Let me introduce myself. Italian father Dutch mother, Amsterdam. When mom and I went living in Italy, I had a stroke of nostalgia. I missed my grandmother, who took care of me, father was in Italy, and my mother working. I didn't speak the language and was angry with all. Because "la dottoressa" said this condition could harm me badly we went back to the Netherlands. This wasn't the cause though of the bad feeling I had since I went to school. Which finally, and out of myself, disappeared recently.
Like all children, I went to school (though I rather did my own things because I don't like forcing people). Just to show people I could do what was asked I gently flew along.
The same for secondary school. Luckily, in those days teachers had no objection to me preparing for the final exams at home. I myself, school, and a close friend aroused my interest in physics. At the same time, my interest in the "arts" developed. I read all the books of my "idol" Paul Feyerabend. Somehow I felt that physics (or all the sciences, for that matter) couldn´t give the answers to many questions. Not even (or better said, especially not) a TOE. Nevertheless, I was very interested in the puzzles of Nature. I even saw physics as an art (by which I mean, describing a worldview).
I always walked home with my close Chinese friend while talking about all kinds of exotic physical stuff. I decided to study physics. The first year was fun. I made friends, and to be honest, for them I visited colleges. But the next year they all dropped out, and the fun was gone. A professor was standing in front of a few hundred Imen, and I thought to myself: "I can do this better at home! it was a waste of time and money! The last year though was a nice year. Subjects could be chosen and the colleges were given in small rooms with students and a professor. I can remember very well this old man (81!), Mr. van den Berg, attending a college with about 20 people. It was very nice talking to him.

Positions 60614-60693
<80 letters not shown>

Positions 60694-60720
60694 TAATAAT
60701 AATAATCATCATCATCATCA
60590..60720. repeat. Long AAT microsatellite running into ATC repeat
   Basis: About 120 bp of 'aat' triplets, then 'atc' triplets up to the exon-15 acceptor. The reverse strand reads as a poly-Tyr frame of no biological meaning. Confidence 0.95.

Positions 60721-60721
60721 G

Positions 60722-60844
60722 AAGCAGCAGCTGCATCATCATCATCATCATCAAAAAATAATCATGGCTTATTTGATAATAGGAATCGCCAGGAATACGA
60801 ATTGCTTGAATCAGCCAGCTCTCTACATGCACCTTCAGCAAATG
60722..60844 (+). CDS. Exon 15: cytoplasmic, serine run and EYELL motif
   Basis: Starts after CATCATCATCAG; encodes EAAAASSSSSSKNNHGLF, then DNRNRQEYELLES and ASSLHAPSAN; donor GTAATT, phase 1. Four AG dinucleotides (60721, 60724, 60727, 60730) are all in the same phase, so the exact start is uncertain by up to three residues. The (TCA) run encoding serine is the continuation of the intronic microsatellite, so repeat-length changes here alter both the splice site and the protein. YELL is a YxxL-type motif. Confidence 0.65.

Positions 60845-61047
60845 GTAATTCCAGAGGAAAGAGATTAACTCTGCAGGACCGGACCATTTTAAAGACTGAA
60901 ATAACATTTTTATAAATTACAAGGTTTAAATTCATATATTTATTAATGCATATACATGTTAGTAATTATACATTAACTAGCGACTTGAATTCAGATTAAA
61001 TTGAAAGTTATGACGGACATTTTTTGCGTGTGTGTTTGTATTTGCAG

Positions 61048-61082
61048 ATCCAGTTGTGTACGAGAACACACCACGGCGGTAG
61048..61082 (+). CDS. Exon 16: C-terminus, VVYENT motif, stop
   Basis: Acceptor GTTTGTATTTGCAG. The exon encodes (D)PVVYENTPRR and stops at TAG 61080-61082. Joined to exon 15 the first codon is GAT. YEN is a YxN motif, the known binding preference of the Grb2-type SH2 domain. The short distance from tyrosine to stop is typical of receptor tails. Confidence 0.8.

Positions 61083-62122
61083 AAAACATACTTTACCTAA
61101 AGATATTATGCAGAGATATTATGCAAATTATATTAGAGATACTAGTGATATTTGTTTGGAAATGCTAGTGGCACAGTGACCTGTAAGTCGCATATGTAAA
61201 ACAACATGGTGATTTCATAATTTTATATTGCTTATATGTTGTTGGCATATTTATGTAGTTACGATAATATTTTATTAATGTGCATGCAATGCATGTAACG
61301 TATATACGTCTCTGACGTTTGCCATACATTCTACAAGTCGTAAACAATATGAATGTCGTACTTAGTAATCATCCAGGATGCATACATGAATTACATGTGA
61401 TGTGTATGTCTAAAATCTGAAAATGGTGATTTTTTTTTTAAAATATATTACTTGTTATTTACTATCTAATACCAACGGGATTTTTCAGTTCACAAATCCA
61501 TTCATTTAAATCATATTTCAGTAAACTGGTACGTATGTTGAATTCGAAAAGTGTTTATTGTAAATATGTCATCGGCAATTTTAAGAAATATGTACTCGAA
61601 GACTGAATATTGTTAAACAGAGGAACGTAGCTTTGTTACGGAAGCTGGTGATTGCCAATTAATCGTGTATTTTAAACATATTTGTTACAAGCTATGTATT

Making my essay was something I did without much contact with my supervising professor, Hans Radder. Once I saw on his desk the books I was using to help me make my essay. Among those his own.
After my study, I continued to learn more about physics, outside the university and without pursuing a career with my master's degree.
Through time I wrote down a pretty big body of thoughts about many subjects on a big heap of paper. I want to distill a book from them. I owe much to my aforementioned idol Paul Feyerabend (I remember feeling sad when he died in 1994), a great "philosopher of the sciences.
I love this poem by Longfellow:
If thou arth worn and hard beset
By sorrows that thou wouldst forget
If thou wouldst read a lesson
That would keep
Thy hart from fainting
And thy soul from sleep
"Go to the woods and hills!
Can dim the sweet look
That Nature wears"
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